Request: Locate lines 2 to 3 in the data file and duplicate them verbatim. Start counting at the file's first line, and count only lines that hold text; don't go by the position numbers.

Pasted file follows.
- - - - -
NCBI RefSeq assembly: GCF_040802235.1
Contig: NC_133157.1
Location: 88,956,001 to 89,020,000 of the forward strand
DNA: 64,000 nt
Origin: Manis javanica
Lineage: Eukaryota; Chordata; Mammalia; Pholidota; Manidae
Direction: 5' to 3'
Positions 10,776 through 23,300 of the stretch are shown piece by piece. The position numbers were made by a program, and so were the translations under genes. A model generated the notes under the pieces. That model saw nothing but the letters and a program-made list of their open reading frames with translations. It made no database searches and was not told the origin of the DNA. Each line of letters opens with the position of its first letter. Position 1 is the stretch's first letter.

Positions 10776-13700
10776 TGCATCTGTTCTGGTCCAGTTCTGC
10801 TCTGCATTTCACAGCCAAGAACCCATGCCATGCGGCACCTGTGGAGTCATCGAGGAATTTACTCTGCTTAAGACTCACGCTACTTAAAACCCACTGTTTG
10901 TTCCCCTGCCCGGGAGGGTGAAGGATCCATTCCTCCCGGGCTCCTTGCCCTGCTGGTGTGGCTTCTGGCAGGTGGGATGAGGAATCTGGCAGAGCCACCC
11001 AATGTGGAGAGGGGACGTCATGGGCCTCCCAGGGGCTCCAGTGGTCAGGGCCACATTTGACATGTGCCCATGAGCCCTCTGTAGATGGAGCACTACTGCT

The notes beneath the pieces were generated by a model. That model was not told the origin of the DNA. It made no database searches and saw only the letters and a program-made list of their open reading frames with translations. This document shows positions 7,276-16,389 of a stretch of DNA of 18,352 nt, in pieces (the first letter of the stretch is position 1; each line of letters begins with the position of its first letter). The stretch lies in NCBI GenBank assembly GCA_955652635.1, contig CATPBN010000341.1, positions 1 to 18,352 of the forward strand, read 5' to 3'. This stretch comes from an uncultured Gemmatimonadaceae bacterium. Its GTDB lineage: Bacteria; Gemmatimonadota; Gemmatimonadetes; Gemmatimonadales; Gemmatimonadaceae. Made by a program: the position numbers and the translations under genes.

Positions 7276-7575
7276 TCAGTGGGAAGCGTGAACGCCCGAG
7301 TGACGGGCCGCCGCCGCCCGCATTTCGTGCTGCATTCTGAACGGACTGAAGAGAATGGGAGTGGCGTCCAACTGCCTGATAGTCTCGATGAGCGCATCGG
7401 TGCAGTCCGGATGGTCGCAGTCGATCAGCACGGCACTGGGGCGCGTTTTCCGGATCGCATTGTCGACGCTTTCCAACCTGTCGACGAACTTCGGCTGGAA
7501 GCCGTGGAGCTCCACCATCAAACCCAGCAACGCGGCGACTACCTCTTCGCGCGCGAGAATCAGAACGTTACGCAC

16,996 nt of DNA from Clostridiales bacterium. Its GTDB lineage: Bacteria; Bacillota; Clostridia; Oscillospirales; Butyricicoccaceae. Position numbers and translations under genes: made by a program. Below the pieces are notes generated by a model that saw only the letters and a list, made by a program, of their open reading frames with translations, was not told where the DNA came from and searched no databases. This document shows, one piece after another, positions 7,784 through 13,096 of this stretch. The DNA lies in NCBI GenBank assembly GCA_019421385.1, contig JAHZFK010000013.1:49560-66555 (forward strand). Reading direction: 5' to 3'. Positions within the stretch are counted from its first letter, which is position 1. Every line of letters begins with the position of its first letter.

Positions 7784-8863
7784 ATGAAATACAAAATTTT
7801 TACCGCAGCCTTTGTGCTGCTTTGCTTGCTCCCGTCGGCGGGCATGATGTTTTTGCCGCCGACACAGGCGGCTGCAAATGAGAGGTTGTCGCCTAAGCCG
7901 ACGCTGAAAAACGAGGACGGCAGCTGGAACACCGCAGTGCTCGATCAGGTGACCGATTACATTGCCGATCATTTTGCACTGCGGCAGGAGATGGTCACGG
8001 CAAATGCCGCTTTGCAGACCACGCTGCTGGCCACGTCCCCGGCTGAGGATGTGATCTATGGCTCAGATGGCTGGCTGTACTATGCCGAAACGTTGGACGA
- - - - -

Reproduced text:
Contig: NC_133157.1
Location: 88,956,001 to 89,020,000 of the forward strand